‘There must be investigations and prosecutions’ into alleged police racial discrimination during lockdowns
30 June 2020 | 7:00 am
As Amnesty publishes a report detailing allegations of police racial discrimination during coronavirus lockdowns, Spain’s former Justice Minister tells FRANCE 24 that the claims must be investigated, and if proven, prosecuted. Juan Fernando Lopez-Aguilar, chair of the EU Parliament’s Justice and Civil Liberties committee, also calls for abuses of civil liberties during EU states’ coronavirus responses, to be punished, if proven.
2 Jan 2022
After the Taliban seized power in Afghanistan, thousands have been evacuated to Europe. Paralympic wheelchair basketball player Nilofar Bayat and her husband are now living in the Spanish city of Bilbao – making a fresh start on the court.
7 Jan 2022
Some 100,000 abortions take place every year in Spain. In theory, terminations are a right under Spanish law but in practice, many women face obstacles when they choose to terminate a pregnancy. The medical establishment itself is often hostile to the prospect of performing abortions, and doctors working in the field say they are stigmatised by their pro-life colleagues. Our correspondents report.
4 Feb 2022
With one of the highest vaccination rates in the world, Spain is looking at an exit strategy from the pandemic. Its government says it's time to start treating COVID-19 like any other endemic seasonal respiratory disease. DW's Jan-Philipp Scholz reports.
9 Feb 2022
Amnesty International on Monday called on football's global governing body FIFA to put more pressure on 2022 World Cup hosts Qatar to improve conditions for workers in the Gulf country. But the rights group said Qatar was at risk of slipping backwards.
22 Feb 2022
Seventeen years ago, Spain’s socialist government decided to inject subsidies into renewable energy. As a result, thousands of Spanish families massively invested in photovoltaic energy. But, as you'll see in our report, the dream rapidly turned into a nightmare.
30 Mar 2022
The human rights monitor looks back on civil and human rights in 2021, a year of dashed hopes. According to Amnesty International, the digital sphere is increasingly becoming a space for activism — and repression.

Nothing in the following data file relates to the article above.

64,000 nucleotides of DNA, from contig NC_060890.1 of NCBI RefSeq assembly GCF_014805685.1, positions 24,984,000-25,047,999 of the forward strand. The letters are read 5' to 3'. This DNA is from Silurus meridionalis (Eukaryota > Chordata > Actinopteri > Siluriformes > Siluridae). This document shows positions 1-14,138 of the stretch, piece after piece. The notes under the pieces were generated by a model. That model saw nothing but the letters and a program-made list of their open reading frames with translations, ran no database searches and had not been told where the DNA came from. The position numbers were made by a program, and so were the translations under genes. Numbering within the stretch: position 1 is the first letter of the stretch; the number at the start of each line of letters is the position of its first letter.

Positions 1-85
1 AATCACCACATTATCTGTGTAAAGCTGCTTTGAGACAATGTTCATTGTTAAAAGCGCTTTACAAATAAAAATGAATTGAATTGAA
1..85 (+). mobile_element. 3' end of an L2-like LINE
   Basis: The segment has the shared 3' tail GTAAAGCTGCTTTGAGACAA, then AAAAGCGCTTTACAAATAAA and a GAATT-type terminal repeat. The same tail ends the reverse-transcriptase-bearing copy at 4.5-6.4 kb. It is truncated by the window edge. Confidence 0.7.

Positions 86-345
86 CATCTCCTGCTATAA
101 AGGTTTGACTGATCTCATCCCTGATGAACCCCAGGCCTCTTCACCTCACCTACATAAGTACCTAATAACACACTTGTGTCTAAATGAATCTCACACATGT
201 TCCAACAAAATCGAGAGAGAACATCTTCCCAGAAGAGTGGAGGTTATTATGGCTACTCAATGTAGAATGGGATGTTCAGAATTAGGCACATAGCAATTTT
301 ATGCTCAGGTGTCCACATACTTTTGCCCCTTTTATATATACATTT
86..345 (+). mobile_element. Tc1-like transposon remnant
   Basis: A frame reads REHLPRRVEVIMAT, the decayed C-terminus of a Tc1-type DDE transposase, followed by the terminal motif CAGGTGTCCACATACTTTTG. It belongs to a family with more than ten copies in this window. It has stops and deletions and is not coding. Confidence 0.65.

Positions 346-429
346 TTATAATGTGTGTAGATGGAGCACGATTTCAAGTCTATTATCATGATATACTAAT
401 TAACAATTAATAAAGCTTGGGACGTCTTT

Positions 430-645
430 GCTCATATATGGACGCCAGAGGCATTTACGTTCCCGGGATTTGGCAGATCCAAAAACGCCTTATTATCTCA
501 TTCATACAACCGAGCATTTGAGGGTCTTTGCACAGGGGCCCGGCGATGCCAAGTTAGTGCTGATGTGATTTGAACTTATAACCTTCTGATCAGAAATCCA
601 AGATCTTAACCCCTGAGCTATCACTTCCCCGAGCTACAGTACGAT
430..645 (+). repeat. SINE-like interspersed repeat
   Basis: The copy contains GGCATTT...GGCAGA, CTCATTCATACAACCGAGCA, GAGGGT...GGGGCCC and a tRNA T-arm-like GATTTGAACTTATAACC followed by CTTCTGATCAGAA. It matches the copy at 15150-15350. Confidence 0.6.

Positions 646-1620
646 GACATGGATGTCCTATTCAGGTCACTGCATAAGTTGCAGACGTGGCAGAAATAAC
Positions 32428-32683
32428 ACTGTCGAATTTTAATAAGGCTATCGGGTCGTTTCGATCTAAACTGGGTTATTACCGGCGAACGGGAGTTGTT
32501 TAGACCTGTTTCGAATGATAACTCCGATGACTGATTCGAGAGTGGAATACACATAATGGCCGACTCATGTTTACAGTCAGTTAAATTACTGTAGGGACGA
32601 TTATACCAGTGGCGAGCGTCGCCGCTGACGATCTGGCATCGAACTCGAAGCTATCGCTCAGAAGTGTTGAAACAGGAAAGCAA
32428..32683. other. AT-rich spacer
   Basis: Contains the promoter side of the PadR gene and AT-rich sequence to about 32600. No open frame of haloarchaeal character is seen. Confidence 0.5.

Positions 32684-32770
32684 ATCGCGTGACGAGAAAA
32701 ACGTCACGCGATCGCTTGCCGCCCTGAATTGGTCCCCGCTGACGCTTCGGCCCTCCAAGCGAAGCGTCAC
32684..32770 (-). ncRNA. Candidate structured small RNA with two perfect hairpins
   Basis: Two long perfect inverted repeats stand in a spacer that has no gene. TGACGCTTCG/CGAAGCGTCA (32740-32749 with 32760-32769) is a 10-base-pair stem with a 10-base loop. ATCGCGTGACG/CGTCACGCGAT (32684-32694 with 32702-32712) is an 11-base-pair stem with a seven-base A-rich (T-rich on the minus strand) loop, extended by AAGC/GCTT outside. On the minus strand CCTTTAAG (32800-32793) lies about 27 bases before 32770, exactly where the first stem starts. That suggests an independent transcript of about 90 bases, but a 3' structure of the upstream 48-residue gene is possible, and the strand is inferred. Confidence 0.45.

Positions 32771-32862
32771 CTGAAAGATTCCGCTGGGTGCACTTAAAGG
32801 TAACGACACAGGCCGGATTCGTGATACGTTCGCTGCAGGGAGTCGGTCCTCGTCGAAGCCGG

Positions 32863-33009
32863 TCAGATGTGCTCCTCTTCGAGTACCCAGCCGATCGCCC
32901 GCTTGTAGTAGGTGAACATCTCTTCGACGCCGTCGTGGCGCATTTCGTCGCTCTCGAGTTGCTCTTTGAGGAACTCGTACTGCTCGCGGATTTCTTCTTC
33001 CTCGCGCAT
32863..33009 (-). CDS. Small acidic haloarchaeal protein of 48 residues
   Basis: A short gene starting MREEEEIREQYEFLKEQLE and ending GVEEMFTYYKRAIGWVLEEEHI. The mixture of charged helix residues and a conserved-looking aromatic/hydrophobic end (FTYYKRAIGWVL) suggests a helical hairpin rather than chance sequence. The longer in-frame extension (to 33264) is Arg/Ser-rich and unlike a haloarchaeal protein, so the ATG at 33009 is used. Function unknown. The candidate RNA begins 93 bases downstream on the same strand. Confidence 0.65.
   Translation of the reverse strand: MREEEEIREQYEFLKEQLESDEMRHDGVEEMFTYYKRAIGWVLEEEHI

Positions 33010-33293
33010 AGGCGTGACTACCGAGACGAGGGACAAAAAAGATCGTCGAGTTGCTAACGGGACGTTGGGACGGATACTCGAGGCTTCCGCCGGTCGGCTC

1 Apr 2022
As the global rights watchdog Amnesty International unveils its annual report, the group's Secretary General Agnès Callamard joined us for Perspective. In the report, she accused Russia of turning humanitarian corridors in Ukraine into "death traps" – a tactic she says was used in Syria and Chechnya. Callamard also hit out at the UN Security Council for failing to "act adequately in the face of atrocities".
3 Apr 2022
Amid supermarket food rationing, a truck drivers' strike over petrol prices and rising inflation in Spain, the country's economy minister tells FRANCE 24 that it's "essential" for Madrid to be allowed to take measures to bring electricity prices down. "We're working with the Commission to have an authorisation to decouple our energy market and thus stop this price increase […] It doesn't make sense that Spanish and Portuguese citizens do not benefit from the fact that we have for instance at least 50 percent of our generation from renewables. This is very cheap and clean energy and our citizens should benefit from these low prices," Nadia Calviño explains.
9 Apr 2022
Abortion is legal in Spain yet a number of doctors in the public system still refuse to carry out the procedure, calling themselves "conscientious objectors." Their stance forcing women to use private clinics. We also head to Kibera in the Kenyan city of Nairobi which is Africa's largest urban slum; and where women outnumber men, as they struggle to exit a life of poverty. Plus we meet the Lebanese gay female stand-up comic who has no fear when it comes to breaking taboos.
19 Apr 2022
Security forces and the Spanish tax agency have seized a fishing boat south of the Canary Islands carrying more than 2,900 kilos of cocaine, with a market value of €90 million.
19 Apr 2022
Myanmar's military junta announced that it will pardon hundreds of prisoners, including 42 foreigners, as the country marks the Buddhist new year. But political prisoners are reportedly not included.
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We take a look at how the press is covering the earthquake in Turkey and Syria, and how, for some, the tragedy is both a natural disaster story but a political one as well. We also discuss controversies over the Grammy Awards and a trans Harry Potter video game character.
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As European countries struggle to reach their targets on reducing carbon emissions, one small landlocked country in central Asia stands as an example to the world. With nearly three quarters of its territory covered by woodland, Bhutan, with a population of around 780,000, claims to be a carbon-negative economy.
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Glaciers are increasingly threatened by climate change. The French Alps are home to more than 4,000 of these fascinating natural monuments, of which 80 to 90 percent are set to disappear by 2100 due to global warming.
5 hours ago
Aid, personnel and equipment is arriving from around the world following the devastating earthquakes that have killed over 2,000 people in Turkey and Syria.
5 hours ago
"Clan wars are what damage our communities the most," young men and women of the Muslim part of Mindanao tell DW. Conflict between families is driving intergenerational conflict and preventing girls from going to school.
7 hours ago
US oil company ExxonMobil recorded a net profit of $56 billion last year, beating its previous 2008 record. It benefitted from a surge in prices following the Russian invasion of Ukraine and a cost-cutting drive during the pandemic.